Referring to FIG. 8, some alternative embodiments of the self-retaining retractor 30 include curved retractor arms 300 which are pivotably mounted to the ends of four adjustment struts 330. Located in the same plane as and between the two retractor arms 300 are a front adjustment hinge 320 and a rear adjustment hinge 325, which are pivotably coupled to the four adjustment struts 330, which are in turn pivotably coupled to the retractor arms 300. The adjustment struts 330 and the adjustment hinges 320, 325 are part of an adjustment mechanism 340 which also includes a threaded adjustment shaft 350 and an adjustment knob 360. The adjustment shaft 350 has threads 352, 353 that are oriented in opposite directions. For example, threads 352 can be left-handed and threads 353 can be right handed, or vice versa. The threads 352 mate with a set of internal threads located in an aperture 324 through the front adjustment hinge 320, while threads 353 mate with a set of internal threads located in an aperture 329 through the front adjustment hinge 325.

Together, the components of the adjustment mechanism 340 can be used to adjust the positions of the blades 170 relative to each other. Rotating the adjustment knob 360 causes the retractor arms 300 to move in a substantially parallel manner relative to each other. When the adjustment knob 360 is rotated, such as in a counter-clockwise direction 362, the adjustment hinges 320 and 325 move toward each other, causing the adjustment struts 330 to move from an orientation that is closer to perpendicular to the retractor arms 300 to an orientation that is closer to parallel to the arms 300. As the adjustment struts 330 transition to the more parallel orientation, they pull the retractor arms 300 toward each other in a substantially parallel way, decreasing the distance between the blades 170. When the rotation of the adjustment knob 360 is reversed, such as when the knob is rotated clockwise, the adjustment struts 330 transition to a more perpendicular orientation pushing the retractor arms 300 apart. In some embodiments, the adjustment knob 360 can be located on a proximal end 354 of the adjustment shaft 350 in addition to or in place of being between the front adjustment hinge 320 and the rear adjustment hinge 325. In some embodiments, a gear system (not shown) can be included to relocate the adjustment knob 360 such that it is not parallel to the adjustment shaft 350 and is instead perpendicular to the plane defined by the retractor arms 300.

To facilitate performing emergency tracheotomies, the self-retaining tracheotomy retractor can be a relatively low cost item that can come sealed, either alone as part of a kit. When packaged in a larger kit, the retractor can be part of, e.g., an advanced life support airway kit used for establishing an airway, especially in those kits made for use with pediatric patients. In an illustrative example, in an emergency setting (e.g., in an emergency room, a clinic, a physician's office, a hospital room or at the scene of an accident) a patient can suffer from a damaged airway such that a tracheotomy must be performed. Traditionally, one individual must perform the tracheotomy, while a second individual retracts the tissue covering the trachea. As a tracheotomy is a specialized procedure and not all medical personnel are trained in this procedure, it would be advantageous to need only one trained medical person instead of two or more to perform the tracheotomy. The retractor can help accomplish this by essentially freeing up one set of hands. The retractor has the additional advantage in a small patient, e.g., a young child or infant, of maintaining a desirable depth and duration of tissue refraction in a less obtrusive or obstructive fashion than when conventional devices are used.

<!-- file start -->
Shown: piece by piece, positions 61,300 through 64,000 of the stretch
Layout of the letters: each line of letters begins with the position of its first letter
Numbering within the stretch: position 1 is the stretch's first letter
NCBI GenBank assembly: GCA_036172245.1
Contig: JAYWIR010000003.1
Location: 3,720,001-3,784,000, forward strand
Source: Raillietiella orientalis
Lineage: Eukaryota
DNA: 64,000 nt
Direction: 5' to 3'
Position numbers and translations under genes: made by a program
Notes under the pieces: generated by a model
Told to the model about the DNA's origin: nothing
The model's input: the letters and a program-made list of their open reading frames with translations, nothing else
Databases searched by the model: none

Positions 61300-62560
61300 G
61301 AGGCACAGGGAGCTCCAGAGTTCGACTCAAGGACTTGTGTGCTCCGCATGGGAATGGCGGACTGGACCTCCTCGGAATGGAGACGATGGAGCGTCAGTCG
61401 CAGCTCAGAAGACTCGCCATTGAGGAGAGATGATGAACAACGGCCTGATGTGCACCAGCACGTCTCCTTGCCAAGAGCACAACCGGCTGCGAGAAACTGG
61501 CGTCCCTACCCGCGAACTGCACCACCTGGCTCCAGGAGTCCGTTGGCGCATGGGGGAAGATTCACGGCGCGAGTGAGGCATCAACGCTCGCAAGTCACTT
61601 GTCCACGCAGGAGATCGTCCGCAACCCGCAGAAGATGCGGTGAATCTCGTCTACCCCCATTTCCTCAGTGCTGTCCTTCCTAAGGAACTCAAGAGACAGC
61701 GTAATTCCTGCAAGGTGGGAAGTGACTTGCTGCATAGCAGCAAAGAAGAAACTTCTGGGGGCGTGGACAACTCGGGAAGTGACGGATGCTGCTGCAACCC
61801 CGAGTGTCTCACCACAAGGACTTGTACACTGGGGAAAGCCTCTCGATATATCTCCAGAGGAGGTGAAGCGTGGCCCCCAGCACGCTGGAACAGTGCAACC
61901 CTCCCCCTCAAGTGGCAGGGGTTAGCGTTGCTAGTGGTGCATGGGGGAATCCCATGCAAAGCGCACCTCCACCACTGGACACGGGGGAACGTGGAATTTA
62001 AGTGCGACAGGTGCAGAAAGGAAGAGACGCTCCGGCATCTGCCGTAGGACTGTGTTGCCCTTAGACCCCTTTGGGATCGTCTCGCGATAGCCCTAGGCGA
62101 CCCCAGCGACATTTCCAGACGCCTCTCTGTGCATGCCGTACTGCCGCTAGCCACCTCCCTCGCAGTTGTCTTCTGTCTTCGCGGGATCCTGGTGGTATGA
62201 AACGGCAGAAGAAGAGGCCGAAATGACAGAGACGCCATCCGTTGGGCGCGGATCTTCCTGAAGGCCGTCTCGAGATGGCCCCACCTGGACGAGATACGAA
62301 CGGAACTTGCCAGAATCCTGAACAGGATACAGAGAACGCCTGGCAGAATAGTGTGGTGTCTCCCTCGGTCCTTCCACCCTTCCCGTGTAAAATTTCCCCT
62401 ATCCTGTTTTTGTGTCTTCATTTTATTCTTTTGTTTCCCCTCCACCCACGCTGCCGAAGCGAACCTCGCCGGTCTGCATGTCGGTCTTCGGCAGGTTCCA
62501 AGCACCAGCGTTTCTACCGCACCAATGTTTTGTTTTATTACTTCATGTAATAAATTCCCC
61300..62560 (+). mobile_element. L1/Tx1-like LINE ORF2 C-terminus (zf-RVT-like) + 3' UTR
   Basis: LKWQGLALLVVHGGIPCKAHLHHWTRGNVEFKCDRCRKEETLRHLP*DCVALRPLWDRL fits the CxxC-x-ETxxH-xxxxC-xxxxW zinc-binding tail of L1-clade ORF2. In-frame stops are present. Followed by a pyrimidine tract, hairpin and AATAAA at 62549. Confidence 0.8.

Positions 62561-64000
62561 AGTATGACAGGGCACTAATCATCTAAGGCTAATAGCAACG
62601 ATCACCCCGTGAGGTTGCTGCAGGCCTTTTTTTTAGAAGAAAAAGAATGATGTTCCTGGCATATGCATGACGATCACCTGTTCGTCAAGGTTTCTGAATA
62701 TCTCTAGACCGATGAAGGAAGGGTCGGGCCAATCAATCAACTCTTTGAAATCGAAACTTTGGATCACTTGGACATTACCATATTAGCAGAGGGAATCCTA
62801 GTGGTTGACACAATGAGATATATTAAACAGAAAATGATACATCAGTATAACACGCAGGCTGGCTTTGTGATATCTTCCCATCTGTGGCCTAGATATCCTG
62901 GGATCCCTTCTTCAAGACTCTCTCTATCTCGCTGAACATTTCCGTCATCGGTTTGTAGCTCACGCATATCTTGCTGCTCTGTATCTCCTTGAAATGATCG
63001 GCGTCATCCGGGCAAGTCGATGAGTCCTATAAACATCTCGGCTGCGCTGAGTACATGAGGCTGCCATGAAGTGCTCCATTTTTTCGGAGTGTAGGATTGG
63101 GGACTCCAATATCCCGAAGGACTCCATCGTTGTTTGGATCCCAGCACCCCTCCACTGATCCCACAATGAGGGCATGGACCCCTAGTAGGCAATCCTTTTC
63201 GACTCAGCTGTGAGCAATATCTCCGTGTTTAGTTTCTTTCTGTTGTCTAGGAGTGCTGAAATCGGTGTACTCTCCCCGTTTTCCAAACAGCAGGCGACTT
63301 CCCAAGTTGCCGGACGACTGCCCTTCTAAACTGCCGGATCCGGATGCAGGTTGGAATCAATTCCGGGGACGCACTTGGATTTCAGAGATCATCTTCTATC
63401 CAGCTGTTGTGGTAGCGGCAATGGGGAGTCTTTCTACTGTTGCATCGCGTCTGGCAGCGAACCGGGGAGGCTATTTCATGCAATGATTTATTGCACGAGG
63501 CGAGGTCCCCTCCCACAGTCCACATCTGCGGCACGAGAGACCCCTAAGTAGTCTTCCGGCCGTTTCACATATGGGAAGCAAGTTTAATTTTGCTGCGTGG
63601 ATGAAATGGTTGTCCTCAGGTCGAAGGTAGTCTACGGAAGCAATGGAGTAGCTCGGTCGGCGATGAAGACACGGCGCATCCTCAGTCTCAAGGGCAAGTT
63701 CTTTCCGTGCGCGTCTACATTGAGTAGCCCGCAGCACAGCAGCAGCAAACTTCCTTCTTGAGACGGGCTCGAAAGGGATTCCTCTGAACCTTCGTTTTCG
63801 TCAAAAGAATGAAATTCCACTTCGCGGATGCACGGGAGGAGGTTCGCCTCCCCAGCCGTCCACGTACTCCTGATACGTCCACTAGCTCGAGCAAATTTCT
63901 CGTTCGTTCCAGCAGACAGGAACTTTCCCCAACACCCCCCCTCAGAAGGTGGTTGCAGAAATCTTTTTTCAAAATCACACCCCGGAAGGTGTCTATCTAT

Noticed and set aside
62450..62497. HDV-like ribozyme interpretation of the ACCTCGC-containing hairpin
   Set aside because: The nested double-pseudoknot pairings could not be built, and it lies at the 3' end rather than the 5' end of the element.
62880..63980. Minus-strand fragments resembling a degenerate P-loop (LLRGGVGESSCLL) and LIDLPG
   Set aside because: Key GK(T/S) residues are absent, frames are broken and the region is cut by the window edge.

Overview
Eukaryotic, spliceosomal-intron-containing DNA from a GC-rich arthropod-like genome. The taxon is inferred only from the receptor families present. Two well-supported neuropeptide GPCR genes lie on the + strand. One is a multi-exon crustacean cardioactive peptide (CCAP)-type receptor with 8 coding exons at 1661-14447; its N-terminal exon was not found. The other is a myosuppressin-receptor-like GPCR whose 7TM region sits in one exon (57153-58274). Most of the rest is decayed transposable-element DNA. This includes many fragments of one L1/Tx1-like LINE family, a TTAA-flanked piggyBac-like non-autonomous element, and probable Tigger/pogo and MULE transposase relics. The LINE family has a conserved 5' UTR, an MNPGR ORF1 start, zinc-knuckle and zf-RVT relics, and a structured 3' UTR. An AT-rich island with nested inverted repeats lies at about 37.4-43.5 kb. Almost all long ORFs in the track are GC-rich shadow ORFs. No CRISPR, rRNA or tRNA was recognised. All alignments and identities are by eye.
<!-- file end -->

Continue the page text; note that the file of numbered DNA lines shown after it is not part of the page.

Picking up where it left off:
Prior to use, the retractor can be in the position depicted in FIG. 3, where the distal ends of the retractor arms are together such that the blades contact each other. The tracheotomy procedure can be performed by someone skilled in the art, using the retractor to retract, for example, the skin, soft tissue, and muscle of the neck, exposing the trachea beneath. After performing some initial preparatory steps (e.g., positioning the patient, locally anesthetizing the neck, disinfecting the skin) an incision is made in the neck (e.g., a curvilinear skin incision along relaxed skin tension lines between the sternal notch and cricoid cartilage) followed by a vertical incision to separate the strap muscles.

The blades of the retractor are then inserted into the incision until the tips of the blades are located beneath the tissues (e.g., skin, strap muscles, and soft tissue) to be separated and such that the retractor is oriented so that the blades are closest to the head of the patient, while the adjustment knob is closest to the patient's chest. Because in some embodiments the blades are curved, the tips of the blades may need to be rotated into place. The retractor is first rotated, along the axis defined by its length, from its substantially horizontal orientation to an orientation where the tip of one of the blades is parallel to the incision and perpendicular to the plane created by the skin. The tip is inserted such that the tip penetrates below the layers to be retracted. With one of the blades in place, the retractor is then rotated back toward the horizontal position that it began in and rotated slightly such that the tissue on one side is retracted enough that the other blade can be inserted. The skin can be gently pulled back to facilitate insertion of the retractor. Once inserted, the adjustment knob is rotated, separating the distal tips and the blades from each other until the blades are separated an appropriate amount for the procedure.